ell, Grand Valley State University, it’s about that time. The academic year is coming to a close, and this is the last editorial you’ll hear from us for the semester. As easy as it would be for us to give you the postgrad send-off, there’s something else that caught our eye. In an article on today’s front page, reporter Ryan Jarvi explores the Michigan 2020 Plan proposed by democrats in the state’s House of Representatives and the Senate that would provide a grant to fund the costs of higher education tuition for high school graduates attending one of Michigan’s 15 public universities. The question that arises is simple: Where is the state going to get the money to fund such a proposed $1.8 billion plan? And is this really the best way to shift the conversation on how to deal with rising costs of college tuition? According to democrats who proposed the plan, the funding would come entirely from closing tax loopholes and wouldn’t have any impact

on taxes. Sounds almost too good to be true doesn’t it? Democrats also said that the state of Michigan currently grants about $35 billion in tax credits that have not been effective in growing the economy or the job market and by cutting 10 percent of those credits, the state would have the money to fund the proposed plan. Another plus? After talking with economists, the consensus among legislators is that the best way to bring jobs to Michigan is to create a larger talent pool of higher concentrations of college graduates. The problem? Another problem? Not all graduates are going to want to stay in Michigan, so why pay for their schooling? Those who question the proposal, including Rep. Roger Victory (R-Hudsonville), say their major concerns are with the funding and sustainability of an idea with “no concrete identified sources of revenue.” Seems like a fair issue to bring up, doesn’t it? Those in favor have stated that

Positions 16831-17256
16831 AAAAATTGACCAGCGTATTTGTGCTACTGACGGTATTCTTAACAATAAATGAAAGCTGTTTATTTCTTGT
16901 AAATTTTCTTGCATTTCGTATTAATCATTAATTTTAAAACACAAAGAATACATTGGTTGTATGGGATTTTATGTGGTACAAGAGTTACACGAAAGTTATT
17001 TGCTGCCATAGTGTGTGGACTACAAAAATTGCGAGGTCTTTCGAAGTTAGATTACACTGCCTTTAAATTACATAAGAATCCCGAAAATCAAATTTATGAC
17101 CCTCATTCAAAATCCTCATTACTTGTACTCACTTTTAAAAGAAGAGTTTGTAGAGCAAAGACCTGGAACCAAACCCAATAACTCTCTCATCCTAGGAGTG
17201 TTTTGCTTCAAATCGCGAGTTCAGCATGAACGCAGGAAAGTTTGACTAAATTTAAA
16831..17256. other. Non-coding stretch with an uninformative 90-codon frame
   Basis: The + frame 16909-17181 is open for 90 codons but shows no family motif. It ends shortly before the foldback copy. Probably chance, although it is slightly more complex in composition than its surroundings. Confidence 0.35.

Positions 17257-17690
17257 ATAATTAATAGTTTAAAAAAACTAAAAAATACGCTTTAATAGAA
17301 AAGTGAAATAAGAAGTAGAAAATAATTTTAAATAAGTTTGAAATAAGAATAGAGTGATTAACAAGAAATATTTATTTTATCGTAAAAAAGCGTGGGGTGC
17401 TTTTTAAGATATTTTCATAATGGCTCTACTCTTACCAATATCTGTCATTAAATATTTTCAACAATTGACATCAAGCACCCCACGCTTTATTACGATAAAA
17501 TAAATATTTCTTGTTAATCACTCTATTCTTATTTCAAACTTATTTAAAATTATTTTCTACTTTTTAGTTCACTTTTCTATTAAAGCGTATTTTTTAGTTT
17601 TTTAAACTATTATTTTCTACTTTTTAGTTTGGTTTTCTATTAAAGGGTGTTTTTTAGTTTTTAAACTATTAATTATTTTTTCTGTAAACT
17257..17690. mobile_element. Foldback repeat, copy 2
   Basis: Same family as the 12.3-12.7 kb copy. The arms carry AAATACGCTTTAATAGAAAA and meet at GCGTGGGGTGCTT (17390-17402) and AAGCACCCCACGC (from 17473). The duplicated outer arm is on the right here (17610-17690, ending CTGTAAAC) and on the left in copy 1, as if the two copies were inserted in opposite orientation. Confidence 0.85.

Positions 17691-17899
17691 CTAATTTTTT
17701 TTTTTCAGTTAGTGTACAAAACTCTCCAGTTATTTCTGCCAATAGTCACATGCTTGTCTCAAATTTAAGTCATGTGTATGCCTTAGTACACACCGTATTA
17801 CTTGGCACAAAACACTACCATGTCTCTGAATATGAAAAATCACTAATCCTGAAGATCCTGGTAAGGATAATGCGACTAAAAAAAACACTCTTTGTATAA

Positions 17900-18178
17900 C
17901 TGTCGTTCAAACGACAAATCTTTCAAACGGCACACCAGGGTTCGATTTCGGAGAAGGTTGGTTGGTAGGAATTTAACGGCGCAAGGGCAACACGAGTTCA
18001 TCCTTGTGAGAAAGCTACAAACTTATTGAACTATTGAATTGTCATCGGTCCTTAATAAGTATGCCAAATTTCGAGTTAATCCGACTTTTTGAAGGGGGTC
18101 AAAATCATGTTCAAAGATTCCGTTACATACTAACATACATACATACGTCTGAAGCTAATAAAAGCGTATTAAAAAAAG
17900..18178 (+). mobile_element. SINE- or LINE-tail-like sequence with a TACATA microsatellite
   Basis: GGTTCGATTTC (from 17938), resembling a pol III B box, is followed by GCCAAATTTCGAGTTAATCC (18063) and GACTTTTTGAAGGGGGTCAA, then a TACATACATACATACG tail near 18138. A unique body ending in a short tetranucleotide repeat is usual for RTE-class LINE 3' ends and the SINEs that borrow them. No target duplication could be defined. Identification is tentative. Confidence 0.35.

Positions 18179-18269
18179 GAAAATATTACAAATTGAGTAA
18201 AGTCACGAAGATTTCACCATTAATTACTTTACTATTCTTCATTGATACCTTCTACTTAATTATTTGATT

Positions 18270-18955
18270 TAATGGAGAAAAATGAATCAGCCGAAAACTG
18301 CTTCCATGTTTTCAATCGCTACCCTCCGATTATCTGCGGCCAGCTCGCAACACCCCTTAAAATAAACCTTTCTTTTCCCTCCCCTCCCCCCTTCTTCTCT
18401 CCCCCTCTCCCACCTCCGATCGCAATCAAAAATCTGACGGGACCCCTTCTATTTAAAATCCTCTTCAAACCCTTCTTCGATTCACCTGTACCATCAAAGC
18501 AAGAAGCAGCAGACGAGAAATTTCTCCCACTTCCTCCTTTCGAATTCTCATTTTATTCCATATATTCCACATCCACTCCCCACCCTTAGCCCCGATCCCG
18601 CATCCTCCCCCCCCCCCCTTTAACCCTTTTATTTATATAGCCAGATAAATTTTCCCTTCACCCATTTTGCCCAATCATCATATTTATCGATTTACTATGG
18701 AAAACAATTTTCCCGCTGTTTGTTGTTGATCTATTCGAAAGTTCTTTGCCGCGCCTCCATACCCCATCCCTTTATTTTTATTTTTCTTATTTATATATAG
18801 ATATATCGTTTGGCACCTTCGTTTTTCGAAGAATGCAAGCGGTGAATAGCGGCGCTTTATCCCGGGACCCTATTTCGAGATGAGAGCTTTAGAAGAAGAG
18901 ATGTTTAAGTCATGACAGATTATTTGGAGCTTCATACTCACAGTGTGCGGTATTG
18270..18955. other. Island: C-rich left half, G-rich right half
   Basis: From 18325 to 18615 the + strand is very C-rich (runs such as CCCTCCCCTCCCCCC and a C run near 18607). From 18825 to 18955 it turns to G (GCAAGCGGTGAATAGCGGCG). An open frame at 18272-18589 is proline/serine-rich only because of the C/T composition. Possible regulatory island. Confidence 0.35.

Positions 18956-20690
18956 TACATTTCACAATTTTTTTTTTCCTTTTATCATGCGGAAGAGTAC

they have purposely given no specifics about which loopholes would be closed because they don’t want the issue to become political. Wait, what? How could this not turn political? Now, we don’t want to turn this into the usual Republican vs. Democrat battle - and it shouldn’t - but there are questions that need to be answered before final decisions are made. Still riding on the curtails of an economic recession that rattled major populations, Michigan is still walking off the abrupt economic downturn, looking into alternative avenues for job creation and economic growth that each need to be examined carefully. The democrats who support this plan are in the right to do so - as a college population, we’d know that better than anyone - but until they lock down any solid funding model, they can’t expect the skeptics to become believers. After all, the devil is in the details.

Anthony Clemons Sophomore Sociology Madison Heights, Mich.